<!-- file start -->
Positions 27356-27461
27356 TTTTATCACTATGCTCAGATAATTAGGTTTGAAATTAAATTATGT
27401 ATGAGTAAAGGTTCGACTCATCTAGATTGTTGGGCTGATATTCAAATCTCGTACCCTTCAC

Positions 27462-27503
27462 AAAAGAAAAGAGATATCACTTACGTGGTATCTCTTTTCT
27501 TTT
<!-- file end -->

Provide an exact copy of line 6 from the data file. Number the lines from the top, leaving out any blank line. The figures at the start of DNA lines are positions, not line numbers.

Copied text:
27501 TTT